In issue areas other than physical medicine where evidence-based movements have developed, such as mental health, education, welfare, and criminal justice, it is not always possible to conduct RCTs, and so policies, programs, and practices do not—and cannot—rest on the same sort of evidentiary claims. For example, county-based mental health departments in the United States were called to task for administering psychotherapeutic interventions for troubled children without empirical evidence for their effectiveness, even though these programs had been used for several years with demonstrated case-by-case clinical success. One reading of U.S. President George W. Bush’s administration’s No Child Left Behind educational policy—which mandated schoolwide testing at several grades and tied funding to test-based performance—sees it as an effort to institute evidentiary grounding for teaching practices. One analyst noted that a specific research report reviewing this policy refers more than 100 times to scientifically based research supporting its claims, without, however, ever defining what it means to be scientifically based or discussing who should conduct such research. Contemporary welfare policy reforms may be seen similarly. The 1996 U.S. Personal Responsibility and Work Opportunity Reconciliation Act may be understood as an effort to ground federal assistance in demonstrable evidence that financial and other support were achieving their intended goals.
Although observational methods such as those used in field research follow the scientific canons of interpretive research, the dominant understanding of evidence in the context of policy practices does not include clinical observations such as those made by teachers in classrooms or social workers and therapists in counseling sessions, or field research observations such as those made by participant-observers or ethnographers doing community studies. In these and other nonmedical policy issue areas, such as welfare and education, experimentation is much less common—and its use might violate the protection of human subjects principles that have been encoded in much social scientific research ethics and practices. Other types of study that yield statistical analyses, such as attitude and other surveys, might also not be appropriate ways to address relevant research questions. This makes the narrowing of the domain of what constitutes acceptable evidence problematic.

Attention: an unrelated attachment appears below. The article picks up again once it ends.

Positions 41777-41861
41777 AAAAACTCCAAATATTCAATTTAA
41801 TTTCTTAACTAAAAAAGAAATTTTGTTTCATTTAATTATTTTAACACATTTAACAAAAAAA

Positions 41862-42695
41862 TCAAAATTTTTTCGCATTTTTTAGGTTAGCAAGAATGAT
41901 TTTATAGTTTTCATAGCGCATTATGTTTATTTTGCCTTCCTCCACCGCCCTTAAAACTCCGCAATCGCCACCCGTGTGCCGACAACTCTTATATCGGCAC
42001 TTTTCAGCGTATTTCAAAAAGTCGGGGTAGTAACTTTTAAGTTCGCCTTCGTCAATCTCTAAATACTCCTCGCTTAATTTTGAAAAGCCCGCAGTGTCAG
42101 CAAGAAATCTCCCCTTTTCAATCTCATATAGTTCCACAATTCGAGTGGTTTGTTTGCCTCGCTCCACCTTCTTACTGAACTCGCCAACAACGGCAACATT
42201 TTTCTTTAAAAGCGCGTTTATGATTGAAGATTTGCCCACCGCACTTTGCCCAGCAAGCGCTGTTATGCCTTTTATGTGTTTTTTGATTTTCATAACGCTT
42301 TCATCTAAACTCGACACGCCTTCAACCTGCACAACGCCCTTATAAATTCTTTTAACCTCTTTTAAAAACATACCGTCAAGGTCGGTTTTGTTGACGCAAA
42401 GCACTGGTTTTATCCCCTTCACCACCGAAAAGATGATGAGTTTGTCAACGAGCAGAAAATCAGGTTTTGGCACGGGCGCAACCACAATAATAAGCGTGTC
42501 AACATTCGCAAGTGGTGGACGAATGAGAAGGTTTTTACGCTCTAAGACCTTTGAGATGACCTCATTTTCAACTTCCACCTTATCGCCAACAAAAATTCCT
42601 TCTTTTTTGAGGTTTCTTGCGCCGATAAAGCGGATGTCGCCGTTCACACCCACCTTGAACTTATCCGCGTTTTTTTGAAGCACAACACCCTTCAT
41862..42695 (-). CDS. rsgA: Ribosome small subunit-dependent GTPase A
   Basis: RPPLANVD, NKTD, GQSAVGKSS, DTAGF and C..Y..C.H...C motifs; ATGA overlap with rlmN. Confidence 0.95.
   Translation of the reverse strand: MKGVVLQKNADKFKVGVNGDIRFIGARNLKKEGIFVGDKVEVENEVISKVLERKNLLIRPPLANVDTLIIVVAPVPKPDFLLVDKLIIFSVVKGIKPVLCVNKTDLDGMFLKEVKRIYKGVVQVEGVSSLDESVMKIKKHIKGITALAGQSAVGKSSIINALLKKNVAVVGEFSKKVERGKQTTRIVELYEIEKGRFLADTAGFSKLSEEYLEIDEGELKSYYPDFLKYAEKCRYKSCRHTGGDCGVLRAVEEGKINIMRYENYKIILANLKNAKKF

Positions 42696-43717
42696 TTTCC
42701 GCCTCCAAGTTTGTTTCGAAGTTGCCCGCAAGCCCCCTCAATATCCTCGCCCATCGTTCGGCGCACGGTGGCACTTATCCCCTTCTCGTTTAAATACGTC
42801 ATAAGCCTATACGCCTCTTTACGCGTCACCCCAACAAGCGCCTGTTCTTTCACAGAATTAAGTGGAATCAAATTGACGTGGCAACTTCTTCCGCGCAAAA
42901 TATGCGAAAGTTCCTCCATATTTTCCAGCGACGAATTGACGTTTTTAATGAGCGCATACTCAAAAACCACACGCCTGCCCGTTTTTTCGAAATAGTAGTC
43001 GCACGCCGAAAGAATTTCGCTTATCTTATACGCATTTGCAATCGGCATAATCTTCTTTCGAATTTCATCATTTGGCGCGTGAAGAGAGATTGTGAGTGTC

Without explicit discussion of what constitutes scientific evidence, there is little discussion of what constitutes validation of research findings. Critics of evidence-based policy note that evidence derived from experiment-based observations (methodologically positivist procedures) is allowed into the arena of discourse and debate whereas evidence derived from field-based observations (methodologically interpretive procedures, for example from local knowledge emerging from the lived experience of participants in the situation under study) is implicitly disallowed. That clinical and interpretive research also follows indicators of trustworthiness (the equivalent of validity and reliability in the context of experimental research design) that are different from those used in experimental research has not become part of the evidentiary conversation. This unreflective use of evidence narrows the range of otherwise accepted and legitimate scientific procedures for conducting research.